Meticillin-resistant Staphylococcus aureus: the modern-day challenge

Barnes, T. and Jinks, A. (2008) Meticillin-resistant Staphylococcus aureus: the modern-day challenge. British Journal of Nursing, 17 (16). pp. 1012-1018. ISSN 0966-0461

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There are numerous resistant microorganisms but meticillin-resistant Staphylococcus aureus (MRSA) is probably the most notorious. MRSA is a resistant variation of the common bacterium, Staphylococcus aureus, that has developed the ability to survive treatment with a number of beta-lactam antibiotics, including meticillin. The focus of this article is a narrative literature review concerning the challenge that MRSA presents to nurses and other healthcare workers. A historical overview of antimicrobial resistance and the origins of MRSA are given, together with the factors involved in the persistence of antimicrobial resistance. The relevant microbiology, pathogenesis and epidemiology of MRSA will be discussed to provide a detailed rationale for the contemporary management of this persistent, resistant organism.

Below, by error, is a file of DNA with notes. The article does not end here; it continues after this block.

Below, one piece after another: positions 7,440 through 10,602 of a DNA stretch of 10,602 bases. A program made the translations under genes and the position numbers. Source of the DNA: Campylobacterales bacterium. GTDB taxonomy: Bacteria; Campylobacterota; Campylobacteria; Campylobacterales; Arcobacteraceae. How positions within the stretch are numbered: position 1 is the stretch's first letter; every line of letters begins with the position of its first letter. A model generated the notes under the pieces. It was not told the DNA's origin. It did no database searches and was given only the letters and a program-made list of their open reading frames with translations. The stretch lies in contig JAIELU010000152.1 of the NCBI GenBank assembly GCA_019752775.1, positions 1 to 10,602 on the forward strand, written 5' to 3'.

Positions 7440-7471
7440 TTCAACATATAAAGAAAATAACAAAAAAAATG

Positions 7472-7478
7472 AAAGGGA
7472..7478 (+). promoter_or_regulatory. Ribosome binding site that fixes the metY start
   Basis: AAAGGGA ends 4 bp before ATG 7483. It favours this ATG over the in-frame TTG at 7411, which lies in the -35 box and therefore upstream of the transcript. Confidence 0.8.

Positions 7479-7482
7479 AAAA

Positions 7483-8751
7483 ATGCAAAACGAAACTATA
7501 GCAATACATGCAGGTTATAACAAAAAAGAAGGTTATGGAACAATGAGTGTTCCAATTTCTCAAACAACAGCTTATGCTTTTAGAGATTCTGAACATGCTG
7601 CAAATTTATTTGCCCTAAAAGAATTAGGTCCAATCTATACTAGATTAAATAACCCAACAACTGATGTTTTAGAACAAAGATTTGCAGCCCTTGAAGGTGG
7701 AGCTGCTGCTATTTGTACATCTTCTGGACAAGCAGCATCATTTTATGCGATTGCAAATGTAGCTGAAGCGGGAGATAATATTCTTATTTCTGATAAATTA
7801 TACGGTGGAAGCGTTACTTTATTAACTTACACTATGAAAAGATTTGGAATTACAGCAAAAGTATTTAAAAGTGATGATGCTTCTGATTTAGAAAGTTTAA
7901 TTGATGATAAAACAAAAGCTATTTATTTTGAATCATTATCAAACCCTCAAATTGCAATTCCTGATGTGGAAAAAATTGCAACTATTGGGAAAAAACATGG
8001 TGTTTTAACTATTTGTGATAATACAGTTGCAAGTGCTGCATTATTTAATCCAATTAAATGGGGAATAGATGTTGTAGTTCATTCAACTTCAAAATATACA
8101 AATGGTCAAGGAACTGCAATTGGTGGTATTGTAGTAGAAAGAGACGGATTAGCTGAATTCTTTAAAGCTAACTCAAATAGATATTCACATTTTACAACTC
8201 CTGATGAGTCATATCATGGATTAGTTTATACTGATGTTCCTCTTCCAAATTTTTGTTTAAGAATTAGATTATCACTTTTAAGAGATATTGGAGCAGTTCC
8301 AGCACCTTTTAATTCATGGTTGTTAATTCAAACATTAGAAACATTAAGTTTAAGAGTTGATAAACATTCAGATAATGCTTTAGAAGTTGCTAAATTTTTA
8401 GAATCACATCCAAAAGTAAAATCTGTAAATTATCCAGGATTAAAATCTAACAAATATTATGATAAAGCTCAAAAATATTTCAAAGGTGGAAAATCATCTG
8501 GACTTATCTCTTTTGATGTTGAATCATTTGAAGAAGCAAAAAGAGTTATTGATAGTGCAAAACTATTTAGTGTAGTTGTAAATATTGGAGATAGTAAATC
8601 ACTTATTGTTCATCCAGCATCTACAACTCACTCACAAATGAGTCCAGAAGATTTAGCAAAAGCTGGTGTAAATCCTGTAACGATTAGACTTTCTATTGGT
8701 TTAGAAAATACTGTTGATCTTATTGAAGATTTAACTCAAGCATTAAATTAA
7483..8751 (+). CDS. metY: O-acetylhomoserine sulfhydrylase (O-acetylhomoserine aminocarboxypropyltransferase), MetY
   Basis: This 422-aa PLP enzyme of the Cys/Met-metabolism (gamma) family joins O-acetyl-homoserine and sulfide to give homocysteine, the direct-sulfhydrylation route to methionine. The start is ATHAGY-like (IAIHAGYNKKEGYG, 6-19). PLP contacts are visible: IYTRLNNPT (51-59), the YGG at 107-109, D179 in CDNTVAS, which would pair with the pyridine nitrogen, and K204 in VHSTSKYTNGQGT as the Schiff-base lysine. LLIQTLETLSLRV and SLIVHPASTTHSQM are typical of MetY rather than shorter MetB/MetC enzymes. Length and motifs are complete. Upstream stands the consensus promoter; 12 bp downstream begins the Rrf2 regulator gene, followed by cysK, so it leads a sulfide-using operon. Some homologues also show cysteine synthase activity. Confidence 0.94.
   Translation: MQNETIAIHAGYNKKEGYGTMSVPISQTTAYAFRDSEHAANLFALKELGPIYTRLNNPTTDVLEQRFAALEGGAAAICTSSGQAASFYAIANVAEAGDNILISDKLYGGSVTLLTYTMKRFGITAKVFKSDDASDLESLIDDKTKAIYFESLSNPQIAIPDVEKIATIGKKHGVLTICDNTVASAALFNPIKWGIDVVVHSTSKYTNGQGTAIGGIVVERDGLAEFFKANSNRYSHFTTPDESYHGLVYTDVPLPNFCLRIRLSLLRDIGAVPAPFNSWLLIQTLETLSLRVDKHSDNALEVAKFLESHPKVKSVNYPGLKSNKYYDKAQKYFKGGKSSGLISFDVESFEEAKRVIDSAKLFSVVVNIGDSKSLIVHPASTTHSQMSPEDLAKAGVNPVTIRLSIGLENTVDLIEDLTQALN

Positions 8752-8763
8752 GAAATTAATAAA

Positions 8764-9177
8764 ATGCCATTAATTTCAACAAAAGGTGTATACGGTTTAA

Item Type: Article
Subjects: R Medicine > RT Nursing
Divisions: Nursing and Midwifery
Date Deposited: 29 Oct 2010 09:02

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